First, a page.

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Posts Tagged ‘The Nightingale’

I normally post my Movie of the Month on the first of each month, this was pushed back as I decided to look at my top ten of the year, and spoiler, one of this month’s movies crept into my top ten.  Here are the nine films I saw at the cinema in December bringing my screening total for the year to 104:

Knives Out – Rian Johnson’s homage to whodunit movies in the vein of Agatha Christie works both on the surface as a frothy thriller but more importantly as an hilarious parody.  The all star cast is fantastic especially Daniel Craig as the detective Benoit Blanc. Knives out

Motherless Brooklyn – Writer, director and star Edward Norton has been working on this passion project for about two decades.  Based on contemporary novel from the 1990’s by Jonathan Lethem, Norton has transported the story back to the 1950’s.  The period setting gives it a strangely more relevant story both tonally and thematically certainly more so than a 90’s or contemporary setting would have given.  The setting also helps the film to look fantastic, and sound even better thanks to a jazz soundtrack. Motherless Brooklyn

Jumanji: The Next Level – More of the same from Jumanji: Welcome to the Jungle.  As you would expect from a sequel, it lacks the originality, and therefore the surprise of the previous film, but is still tremendous fun largely thanks to the fantastic cast particularly Karen Gillan, and Dwayne Johnson.Jumanji The Next Level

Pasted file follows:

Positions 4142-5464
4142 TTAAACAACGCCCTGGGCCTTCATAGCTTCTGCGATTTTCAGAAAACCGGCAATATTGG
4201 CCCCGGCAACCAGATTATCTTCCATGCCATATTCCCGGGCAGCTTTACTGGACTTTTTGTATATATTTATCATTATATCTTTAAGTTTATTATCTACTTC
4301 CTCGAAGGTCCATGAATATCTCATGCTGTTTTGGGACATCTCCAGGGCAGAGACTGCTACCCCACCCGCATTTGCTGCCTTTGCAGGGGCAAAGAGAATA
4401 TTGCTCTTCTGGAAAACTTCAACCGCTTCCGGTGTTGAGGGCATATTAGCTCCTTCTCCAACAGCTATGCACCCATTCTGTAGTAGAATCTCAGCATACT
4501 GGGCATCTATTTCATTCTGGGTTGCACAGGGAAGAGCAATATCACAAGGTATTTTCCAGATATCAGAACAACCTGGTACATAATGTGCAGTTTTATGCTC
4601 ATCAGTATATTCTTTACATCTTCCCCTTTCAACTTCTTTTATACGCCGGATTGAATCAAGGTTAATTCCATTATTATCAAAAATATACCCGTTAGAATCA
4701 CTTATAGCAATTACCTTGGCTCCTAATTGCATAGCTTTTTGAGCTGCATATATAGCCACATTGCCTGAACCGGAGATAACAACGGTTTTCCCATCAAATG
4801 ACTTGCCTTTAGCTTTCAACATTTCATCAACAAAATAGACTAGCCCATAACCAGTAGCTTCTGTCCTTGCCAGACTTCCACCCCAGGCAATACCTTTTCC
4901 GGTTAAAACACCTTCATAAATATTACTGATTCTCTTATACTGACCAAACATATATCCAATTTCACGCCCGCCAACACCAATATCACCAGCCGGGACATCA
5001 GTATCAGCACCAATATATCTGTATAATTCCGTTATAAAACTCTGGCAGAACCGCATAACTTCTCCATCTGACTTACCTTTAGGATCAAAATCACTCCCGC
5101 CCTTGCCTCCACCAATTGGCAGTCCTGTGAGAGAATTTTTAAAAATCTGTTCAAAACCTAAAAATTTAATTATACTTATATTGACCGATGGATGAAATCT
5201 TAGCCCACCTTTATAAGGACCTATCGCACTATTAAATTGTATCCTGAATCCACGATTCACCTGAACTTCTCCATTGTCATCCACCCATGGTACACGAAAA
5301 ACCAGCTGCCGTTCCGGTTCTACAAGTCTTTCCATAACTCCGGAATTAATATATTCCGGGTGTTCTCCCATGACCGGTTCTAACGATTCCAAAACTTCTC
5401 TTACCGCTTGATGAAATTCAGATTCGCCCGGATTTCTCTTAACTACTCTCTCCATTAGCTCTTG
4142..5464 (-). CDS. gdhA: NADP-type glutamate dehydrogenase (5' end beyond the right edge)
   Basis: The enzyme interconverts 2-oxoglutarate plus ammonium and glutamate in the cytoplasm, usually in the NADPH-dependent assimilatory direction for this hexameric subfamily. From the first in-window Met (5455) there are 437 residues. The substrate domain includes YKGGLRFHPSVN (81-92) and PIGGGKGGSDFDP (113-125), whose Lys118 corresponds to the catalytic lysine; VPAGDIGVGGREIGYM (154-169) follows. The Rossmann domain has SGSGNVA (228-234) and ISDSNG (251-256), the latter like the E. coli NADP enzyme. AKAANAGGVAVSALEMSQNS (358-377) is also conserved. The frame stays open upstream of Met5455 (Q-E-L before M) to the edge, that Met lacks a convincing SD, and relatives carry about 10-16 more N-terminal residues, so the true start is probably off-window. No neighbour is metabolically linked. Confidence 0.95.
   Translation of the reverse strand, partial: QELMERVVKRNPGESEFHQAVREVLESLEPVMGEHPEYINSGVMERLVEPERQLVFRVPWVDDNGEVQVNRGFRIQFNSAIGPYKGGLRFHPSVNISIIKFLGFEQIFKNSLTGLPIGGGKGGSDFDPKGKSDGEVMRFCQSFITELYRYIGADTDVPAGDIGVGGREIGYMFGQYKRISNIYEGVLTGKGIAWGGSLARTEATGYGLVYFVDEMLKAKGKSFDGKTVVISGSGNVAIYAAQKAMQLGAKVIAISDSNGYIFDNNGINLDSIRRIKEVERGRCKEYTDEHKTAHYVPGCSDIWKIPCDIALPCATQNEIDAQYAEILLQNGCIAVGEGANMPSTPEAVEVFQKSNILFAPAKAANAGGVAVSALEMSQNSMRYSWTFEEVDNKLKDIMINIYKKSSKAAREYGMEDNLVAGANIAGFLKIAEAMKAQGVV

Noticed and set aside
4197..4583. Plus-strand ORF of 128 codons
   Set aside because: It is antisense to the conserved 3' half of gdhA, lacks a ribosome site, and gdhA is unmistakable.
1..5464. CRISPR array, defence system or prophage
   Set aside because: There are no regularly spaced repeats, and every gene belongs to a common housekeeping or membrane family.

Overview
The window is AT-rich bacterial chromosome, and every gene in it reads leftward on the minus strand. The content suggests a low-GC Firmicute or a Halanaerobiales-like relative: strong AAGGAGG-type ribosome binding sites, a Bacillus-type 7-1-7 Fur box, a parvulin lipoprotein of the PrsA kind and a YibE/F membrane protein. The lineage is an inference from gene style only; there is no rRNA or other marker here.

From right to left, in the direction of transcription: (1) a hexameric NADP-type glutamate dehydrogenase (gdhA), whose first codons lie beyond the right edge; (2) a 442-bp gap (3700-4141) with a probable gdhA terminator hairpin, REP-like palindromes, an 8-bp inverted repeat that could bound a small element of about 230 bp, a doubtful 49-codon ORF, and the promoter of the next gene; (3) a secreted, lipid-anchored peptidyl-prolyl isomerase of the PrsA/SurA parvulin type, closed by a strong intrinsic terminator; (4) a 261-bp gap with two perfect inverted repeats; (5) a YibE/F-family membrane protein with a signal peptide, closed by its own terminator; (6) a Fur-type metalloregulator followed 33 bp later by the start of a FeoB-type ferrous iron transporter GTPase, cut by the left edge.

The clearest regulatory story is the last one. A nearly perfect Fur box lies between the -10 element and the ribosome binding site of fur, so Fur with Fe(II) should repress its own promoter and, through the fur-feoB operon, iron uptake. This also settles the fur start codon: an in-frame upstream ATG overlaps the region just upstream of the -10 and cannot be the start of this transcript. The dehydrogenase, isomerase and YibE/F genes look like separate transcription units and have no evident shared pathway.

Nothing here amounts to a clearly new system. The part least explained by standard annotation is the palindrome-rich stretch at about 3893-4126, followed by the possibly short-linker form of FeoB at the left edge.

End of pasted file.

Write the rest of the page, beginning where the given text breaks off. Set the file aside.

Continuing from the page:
A Beautiful Day In the Neighbourhood – I had never even heard of Fred Rogers until this film was made, but understand he was a big deal in America.  The brilliance of Marielle Heller’s movie is all the exposition is neatly handles by the character of Lloyd Vogel (Matthew Rhys), a journalist writing about Fred Rogers.  Tom Hanks is outstanding as Rogers.Tom Hanks (Finalized)

JoJo Rabbit – A satirical comedy about a ten year old member of Hitler Youth, whose imaginary friend is an incarnation of Hitler, sounds like a bad idea.  But when the Writer, Director, Hitler is Taika Waititi it all strangely works.  The film is light and very funny, that makes it even more hard hitting in the serious moments.  An absolute masterpiece. JoJo Rabbit

The Nightingale – I have been waiting five years Jennifer Kent’s follow up to The Babadook, it was worth the wait.  What has been tagged as a revenge thriller, but it is so much more than that, a damning indictment of colonialism it is brutal but never gratuitous.The-Nightingale